“An which organisation theory is spilt between. The

“An organization is the planned coordination of the activities of a number of people for the achievement of some common, explicit purpose or goal, through division of labour and function, and through a hierarchy of authority and responsibility” (Schein, 1994: 15).  

Organisation theory is the study of individuals and human behaviour within organisations. Organisations organise what we do and controls a lot of what happens in our everyday life and how we interact with others during our encounters in a vast array of different but ordinary social contexts thus for this reason it is important to continue research in this field, as it will help grapple what sort of world we have created and what alternatives we may desire in the future. A key characteristic of organisation theory is that it based on a broad range of approaches which are competing which may or may not complement, contradict or inform one another. I am going to look at the three main paradigms which organisation theory is spilt between. The first paradigm, Modernist, determine how managers can foster effective cultures and improve performance and efficiency. The second Paradigm, Symbolic Interpretive, describe how interactions produce shared realities. Lastly, the Postmodern paradigm, criticise and destabilise managerial ideologies and expose power and relations. The first half of the essay will be focused on describing the main three paradigms in relation to organisation theory including the economic, social and political context as well as describing and analysing related organisations theories. The second half of my essay will be devoted to discussing whether they are complementary or competing paradigms and to what extent. In my opinion Postmodernism and symbolic interpretivist are more complementary than modernism. Modernism and Postmodern are more competing.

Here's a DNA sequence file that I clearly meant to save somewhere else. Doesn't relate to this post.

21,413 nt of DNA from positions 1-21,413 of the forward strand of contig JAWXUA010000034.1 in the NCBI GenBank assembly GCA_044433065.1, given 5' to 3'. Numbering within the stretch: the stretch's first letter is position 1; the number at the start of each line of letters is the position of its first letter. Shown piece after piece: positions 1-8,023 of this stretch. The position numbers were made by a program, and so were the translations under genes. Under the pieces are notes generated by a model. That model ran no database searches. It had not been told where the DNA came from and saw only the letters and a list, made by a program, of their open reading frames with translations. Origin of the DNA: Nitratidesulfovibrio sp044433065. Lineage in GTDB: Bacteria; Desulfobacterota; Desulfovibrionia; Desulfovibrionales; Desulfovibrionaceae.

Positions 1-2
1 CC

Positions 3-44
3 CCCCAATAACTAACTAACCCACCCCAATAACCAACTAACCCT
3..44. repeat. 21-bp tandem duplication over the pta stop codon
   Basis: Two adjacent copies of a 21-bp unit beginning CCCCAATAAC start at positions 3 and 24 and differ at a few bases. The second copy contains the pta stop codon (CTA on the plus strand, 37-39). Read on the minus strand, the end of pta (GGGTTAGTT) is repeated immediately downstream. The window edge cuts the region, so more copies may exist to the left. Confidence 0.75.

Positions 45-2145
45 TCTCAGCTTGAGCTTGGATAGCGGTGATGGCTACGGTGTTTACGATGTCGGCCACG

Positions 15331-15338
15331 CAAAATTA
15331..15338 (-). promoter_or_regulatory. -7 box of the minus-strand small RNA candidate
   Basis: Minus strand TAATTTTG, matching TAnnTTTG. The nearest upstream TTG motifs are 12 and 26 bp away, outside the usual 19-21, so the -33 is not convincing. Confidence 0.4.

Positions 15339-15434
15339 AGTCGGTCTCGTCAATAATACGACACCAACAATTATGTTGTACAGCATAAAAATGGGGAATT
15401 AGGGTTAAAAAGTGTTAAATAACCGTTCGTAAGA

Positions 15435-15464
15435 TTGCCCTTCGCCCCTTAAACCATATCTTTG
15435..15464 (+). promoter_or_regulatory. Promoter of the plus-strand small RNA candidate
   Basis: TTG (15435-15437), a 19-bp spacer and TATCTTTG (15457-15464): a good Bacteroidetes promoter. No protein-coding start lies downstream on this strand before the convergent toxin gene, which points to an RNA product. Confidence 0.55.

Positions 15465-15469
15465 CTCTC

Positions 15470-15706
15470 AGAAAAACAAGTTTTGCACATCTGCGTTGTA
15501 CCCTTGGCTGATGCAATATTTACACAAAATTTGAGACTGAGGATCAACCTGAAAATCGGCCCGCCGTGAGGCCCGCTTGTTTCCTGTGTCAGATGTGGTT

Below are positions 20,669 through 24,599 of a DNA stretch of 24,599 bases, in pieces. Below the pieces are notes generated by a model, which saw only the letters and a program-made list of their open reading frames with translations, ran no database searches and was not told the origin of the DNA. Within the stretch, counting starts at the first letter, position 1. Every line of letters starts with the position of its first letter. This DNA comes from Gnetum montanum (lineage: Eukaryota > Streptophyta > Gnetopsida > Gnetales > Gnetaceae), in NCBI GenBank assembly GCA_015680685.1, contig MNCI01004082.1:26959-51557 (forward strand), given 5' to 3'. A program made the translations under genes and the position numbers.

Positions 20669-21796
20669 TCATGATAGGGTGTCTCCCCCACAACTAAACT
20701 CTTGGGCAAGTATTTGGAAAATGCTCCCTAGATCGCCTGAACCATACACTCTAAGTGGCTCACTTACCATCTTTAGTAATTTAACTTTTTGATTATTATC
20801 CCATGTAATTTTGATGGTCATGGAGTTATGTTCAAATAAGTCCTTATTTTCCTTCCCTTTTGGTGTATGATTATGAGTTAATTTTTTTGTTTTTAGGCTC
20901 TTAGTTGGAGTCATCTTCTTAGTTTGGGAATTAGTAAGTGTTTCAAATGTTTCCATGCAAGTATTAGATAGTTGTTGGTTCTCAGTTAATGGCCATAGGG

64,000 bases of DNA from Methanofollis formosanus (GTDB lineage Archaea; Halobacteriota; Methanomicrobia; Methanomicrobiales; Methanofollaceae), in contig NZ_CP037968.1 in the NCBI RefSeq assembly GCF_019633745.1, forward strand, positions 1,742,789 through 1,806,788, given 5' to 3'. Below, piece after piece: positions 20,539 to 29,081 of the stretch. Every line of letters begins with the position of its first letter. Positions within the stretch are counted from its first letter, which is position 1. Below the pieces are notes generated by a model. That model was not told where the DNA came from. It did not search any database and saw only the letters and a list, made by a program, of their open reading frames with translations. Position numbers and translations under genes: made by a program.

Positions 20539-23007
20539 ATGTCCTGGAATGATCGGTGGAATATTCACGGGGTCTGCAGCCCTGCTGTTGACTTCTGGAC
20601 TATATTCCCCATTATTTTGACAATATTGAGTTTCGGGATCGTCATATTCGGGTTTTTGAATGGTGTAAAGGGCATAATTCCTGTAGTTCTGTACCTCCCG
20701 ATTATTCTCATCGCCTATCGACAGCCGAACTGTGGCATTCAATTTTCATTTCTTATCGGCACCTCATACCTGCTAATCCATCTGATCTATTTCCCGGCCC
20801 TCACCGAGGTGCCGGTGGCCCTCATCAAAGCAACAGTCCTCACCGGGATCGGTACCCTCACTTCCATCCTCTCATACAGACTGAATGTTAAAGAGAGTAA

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Modernist organisation theory celebrates the nature of modern organisation and also a critical exploration of the nature of organisation itself. Modernists organisation is a global theory and thus can be transmitted into any culture. Modernist theory is about the development of fair forms of organisation in terms of modern organisation having clear lines of authority, in hierarchal forms (in terms of dictators using this as a platform to exercise power) based on logic and reasoning. Taylor, a modern sociologist, came to the recognition that the workforce was largely insufficient due to functioning on the ‘rule of thumb’ and therefore, started experimenting and applied ‘scientific knowledge’ to the workforce. He wanted to replace the ‘hit and miss method’ and instead establish a cause and effect relationship which would allow the objective or cause to be met, leading to efficiency and increase in productivity. There are both ontological and epistemological foundations to Taylor’s theory. (Ontology is the study and science of humans whereas epistemology is based on knowledge especially in regard to methods). In terms of organisation, even today, many organisations are designed to follow a hierarchal system which leads on to placing emphasis on order and control.